“Texas and A&M and SMU all have very good swimming programs and our big goal every year, because it was the best we could do was third in the conference, ahead of A&M,” Sybesma said. “Texas was national champions, SMU was always top 10 or 15 and A&M and us always battled it out.”

    However, to say that there weren’t good times even then would be a gross overstatement. Dale Pulsifer [’81] began at TCU in the fall of 1977 and was one of the early leaders of the program. He saw the transition to Sybesma and moving out of club sport status, and would stay with the team as an assistant coach his fifth year at TCU.

    These days Pulisfer keeps in touch with Sybesma and considers him a close friend as well as the reason for the swimming program’s rise.

    “I would venture to say that if you took a look at all the swimming programs around the nation, with the challenges he gets presented with, the accomplishments that his swimmers have and the way he runs that program?” Pulsifer said. “He’s got to be one of the top five coaches in the nation.”

    While the “Top Five” ranking is debatable, Sybesma definitely coached the teams up to a level that the athletes alone may not have achieved. Thankfully, A&M was able to provide some competitive fuel to make his job easier.

    “My first time we went to [A&M] for a meet, they had on the chalkboard, ‘Sign-Up for what you want to swim against TCU. I never forgot that and used it as motivation every year for my team.”

    After the 1984-85 season, the men’s team would never finish below fifth in the Southwest Conference again. However, there was one thing Sybesma thought the team could achieve.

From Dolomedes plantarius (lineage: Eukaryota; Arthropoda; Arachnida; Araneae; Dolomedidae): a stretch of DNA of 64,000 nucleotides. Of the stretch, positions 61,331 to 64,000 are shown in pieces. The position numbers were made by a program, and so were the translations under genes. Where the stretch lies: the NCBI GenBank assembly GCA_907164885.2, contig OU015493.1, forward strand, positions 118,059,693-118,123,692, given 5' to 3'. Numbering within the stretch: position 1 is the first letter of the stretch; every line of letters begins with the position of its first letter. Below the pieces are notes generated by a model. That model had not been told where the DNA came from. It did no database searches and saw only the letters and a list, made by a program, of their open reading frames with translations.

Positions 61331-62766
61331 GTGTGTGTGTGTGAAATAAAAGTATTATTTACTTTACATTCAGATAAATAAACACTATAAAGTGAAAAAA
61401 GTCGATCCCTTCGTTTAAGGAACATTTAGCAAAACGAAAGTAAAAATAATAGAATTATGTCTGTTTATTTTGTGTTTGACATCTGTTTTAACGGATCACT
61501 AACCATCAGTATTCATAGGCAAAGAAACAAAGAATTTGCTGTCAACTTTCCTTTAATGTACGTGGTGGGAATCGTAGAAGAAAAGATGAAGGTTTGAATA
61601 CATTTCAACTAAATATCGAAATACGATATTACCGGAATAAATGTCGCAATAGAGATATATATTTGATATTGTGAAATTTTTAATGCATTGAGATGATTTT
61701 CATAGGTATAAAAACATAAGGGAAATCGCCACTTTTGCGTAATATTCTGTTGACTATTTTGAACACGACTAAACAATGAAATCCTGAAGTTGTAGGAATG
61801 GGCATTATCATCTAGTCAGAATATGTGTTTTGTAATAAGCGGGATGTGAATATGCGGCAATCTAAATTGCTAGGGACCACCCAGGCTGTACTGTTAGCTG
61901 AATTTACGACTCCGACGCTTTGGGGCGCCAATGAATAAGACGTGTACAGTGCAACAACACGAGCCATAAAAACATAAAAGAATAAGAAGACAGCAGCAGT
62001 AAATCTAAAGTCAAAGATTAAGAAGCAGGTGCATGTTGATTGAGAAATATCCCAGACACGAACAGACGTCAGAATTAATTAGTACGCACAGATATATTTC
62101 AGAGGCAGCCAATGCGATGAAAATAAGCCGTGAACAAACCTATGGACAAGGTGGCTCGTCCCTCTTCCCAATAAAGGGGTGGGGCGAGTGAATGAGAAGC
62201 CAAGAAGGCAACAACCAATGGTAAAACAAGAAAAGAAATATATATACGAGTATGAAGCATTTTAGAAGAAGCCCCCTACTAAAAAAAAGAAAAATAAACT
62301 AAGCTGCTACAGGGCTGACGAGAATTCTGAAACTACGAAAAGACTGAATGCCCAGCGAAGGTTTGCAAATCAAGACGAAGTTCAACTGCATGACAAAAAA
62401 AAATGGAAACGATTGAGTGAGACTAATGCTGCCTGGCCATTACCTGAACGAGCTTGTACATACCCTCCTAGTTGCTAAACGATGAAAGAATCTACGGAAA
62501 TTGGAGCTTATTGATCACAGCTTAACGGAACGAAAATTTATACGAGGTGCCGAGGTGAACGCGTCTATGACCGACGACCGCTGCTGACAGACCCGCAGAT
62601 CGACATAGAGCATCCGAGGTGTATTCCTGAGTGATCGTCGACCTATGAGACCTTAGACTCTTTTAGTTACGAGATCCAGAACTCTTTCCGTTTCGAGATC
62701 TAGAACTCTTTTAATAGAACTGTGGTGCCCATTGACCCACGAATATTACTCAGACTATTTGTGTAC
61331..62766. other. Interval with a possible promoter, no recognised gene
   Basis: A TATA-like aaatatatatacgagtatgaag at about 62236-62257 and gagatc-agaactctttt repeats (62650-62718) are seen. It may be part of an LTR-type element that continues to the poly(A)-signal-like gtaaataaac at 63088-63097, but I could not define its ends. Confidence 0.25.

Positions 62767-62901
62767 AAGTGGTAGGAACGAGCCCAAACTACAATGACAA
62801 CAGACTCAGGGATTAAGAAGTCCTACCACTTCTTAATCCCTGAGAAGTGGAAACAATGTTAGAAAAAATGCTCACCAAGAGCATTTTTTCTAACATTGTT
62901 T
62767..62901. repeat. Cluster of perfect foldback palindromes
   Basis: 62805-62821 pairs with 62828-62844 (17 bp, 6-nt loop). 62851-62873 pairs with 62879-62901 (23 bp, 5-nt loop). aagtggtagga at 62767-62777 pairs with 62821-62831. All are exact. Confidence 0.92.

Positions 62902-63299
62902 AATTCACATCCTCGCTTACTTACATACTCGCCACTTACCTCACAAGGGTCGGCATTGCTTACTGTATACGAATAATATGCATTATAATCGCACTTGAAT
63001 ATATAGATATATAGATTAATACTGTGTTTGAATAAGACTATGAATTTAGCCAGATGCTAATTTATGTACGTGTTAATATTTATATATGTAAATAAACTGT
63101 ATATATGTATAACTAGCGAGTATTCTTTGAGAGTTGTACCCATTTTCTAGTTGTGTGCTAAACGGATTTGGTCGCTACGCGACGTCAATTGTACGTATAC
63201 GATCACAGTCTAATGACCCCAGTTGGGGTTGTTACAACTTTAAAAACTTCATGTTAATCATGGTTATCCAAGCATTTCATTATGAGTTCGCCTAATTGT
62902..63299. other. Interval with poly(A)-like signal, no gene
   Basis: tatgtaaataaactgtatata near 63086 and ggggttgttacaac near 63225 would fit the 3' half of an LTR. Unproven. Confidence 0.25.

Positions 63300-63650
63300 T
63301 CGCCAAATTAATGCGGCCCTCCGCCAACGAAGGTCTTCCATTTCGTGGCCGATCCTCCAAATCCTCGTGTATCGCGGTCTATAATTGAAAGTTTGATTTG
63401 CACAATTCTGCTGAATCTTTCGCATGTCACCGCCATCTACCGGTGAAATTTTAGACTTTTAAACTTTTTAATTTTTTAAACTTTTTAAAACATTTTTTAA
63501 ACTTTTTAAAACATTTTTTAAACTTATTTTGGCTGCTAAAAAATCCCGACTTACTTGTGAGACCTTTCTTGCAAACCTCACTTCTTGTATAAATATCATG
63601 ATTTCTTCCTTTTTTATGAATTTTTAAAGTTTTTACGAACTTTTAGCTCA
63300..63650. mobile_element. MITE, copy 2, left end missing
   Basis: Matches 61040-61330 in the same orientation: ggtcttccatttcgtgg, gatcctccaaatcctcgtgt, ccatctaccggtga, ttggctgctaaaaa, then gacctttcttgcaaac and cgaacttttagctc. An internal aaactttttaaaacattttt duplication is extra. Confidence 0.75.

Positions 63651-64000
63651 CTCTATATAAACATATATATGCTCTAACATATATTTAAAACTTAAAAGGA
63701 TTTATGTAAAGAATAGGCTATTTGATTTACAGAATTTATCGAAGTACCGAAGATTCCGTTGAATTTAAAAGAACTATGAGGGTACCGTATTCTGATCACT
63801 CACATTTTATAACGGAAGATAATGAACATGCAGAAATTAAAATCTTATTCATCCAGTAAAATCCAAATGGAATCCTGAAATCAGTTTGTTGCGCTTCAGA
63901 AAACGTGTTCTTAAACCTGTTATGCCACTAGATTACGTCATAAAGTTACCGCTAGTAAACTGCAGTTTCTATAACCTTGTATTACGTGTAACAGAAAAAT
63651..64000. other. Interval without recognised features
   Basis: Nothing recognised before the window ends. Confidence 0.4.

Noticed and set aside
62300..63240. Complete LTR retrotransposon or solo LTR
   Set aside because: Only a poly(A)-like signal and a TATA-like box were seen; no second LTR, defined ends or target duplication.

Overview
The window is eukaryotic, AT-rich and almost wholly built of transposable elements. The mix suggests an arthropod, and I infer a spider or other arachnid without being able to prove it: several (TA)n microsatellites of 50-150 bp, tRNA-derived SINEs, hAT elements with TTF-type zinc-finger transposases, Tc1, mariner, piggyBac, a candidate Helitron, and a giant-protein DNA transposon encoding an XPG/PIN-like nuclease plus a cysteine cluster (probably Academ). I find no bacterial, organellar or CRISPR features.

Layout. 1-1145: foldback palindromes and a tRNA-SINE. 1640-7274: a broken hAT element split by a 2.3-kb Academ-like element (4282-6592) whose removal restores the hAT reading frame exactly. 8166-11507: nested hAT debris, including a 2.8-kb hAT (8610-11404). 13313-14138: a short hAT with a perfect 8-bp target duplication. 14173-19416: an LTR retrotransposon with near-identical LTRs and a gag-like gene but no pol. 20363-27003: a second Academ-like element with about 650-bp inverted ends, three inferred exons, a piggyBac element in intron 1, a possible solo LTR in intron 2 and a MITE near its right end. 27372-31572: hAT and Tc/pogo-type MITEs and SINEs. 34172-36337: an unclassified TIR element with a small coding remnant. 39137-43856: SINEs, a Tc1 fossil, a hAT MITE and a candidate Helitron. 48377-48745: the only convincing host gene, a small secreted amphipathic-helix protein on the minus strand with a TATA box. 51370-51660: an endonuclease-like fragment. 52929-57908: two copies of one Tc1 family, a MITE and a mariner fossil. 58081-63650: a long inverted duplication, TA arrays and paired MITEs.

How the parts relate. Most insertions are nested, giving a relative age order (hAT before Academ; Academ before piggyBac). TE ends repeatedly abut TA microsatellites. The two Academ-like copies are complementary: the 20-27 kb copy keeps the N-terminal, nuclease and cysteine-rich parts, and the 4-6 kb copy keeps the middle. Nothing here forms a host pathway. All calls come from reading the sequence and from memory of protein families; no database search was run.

The men’s team had a poor in the 88-89 season. They finished just 2-7-1 on the year and struggled to a fifth place finish in conference.

    Sybesma says playing a tougher out-of-conference schedule led to the poor finish, but also prepared the men’s team for the next year.

    The Frogs broke through. While a bronze medal may not seem all that impressive, the team finished only behind the two talented rivals. Finishing third meant that they could compete with just about anyone in the country and would help with recruiting in conference.

    “To us, it felt like winning,” Sybesma said.

    Unfortunately, the Southwest Conference was on its last legs. In the final six years, the women’s team matched their highest finish in conference (4th) while the men had one more third place finish in 1994-95.

    Then in 1996, for Sybesma and the Horned Frogs, it was on to the Western Athletic Conference.

    LIFE IN THE WAC

    The story of TCU’s snub by the Big 12 in favor of Baylor has become the stuff of Texas legend. At the time, it couldn’t have been a harsher hit for the athletic programs to take. It seemed like the Frogs were destined to slide in to obscurity.

    According to Sybesma though, it became a blessing for the university.

    “When we didn’t get in the Big 12, I think that is what woke TCU up,” Sybesma said. “Everybody was shocked they took Baylor instead of us and three or four years after that is when some big changes happened. We had to decide, ‘Do we want to be big time Division I?’ A lot of people said, ‘We’ve go to do something about this.'”

    Sybesma and his team faced a whole new (and bigger) challenge in the WAC. At the time, the conference included old foes like SMU and new threats like BYU-all in all, the conference included 16 teams, and some drop in the win-loss record was expected.

    “Individuals did well in the WAC years, but the teams were not as good,” Sybesma admitted.

    The teams in the WAC years remained competitive, with the women placing as high as fifth and the men second in 1999-00, but when the Mountain West Conference formed in 1999, it took much of the talent in the WAC with it. TCU was for once, the big fish in a small pond.

    It would be harder for Sybesma to find quote board material.